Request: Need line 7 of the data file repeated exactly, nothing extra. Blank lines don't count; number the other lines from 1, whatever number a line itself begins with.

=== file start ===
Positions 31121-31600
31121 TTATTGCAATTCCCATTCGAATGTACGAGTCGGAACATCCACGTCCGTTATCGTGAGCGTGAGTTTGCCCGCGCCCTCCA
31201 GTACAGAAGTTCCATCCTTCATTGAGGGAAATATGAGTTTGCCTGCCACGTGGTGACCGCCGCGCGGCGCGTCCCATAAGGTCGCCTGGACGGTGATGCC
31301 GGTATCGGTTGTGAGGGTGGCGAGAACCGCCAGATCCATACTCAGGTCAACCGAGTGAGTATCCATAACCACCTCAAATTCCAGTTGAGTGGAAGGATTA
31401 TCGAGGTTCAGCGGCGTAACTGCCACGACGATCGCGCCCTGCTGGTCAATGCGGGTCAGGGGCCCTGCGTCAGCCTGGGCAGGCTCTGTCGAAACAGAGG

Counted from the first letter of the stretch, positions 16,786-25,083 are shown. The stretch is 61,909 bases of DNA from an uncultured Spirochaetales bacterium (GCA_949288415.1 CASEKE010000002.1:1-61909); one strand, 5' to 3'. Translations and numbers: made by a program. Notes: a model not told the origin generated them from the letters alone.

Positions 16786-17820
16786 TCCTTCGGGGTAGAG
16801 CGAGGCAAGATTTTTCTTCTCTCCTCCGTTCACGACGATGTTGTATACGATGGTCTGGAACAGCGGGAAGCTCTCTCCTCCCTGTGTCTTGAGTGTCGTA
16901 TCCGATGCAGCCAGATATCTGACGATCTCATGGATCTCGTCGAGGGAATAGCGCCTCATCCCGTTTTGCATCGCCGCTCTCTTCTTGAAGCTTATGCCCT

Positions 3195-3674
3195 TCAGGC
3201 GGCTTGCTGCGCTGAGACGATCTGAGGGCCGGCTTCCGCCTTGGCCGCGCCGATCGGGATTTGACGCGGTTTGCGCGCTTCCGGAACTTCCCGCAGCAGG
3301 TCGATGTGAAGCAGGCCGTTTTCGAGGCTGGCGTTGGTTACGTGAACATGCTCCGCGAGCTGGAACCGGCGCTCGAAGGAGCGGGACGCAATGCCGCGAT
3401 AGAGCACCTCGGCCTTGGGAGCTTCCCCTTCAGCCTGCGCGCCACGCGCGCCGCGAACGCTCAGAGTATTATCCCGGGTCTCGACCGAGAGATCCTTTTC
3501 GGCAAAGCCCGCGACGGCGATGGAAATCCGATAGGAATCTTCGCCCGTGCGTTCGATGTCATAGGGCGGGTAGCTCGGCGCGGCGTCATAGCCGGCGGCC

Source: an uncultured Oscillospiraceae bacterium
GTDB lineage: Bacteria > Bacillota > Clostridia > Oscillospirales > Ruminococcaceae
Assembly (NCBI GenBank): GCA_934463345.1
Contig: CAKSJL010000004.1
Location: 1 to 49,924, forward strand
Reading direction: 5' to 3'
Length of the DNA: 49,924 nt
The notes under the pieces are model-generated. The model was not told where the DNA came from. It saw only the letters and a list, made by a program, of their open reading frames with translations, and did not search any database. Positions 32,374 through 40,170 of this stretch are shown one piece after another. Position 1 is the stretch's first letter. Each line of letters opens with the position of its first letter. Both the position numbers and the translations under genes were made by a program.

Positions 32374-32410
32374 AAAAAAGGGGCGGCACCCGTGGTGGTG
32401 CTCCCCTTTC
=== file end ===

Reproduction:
Positions 16786-17820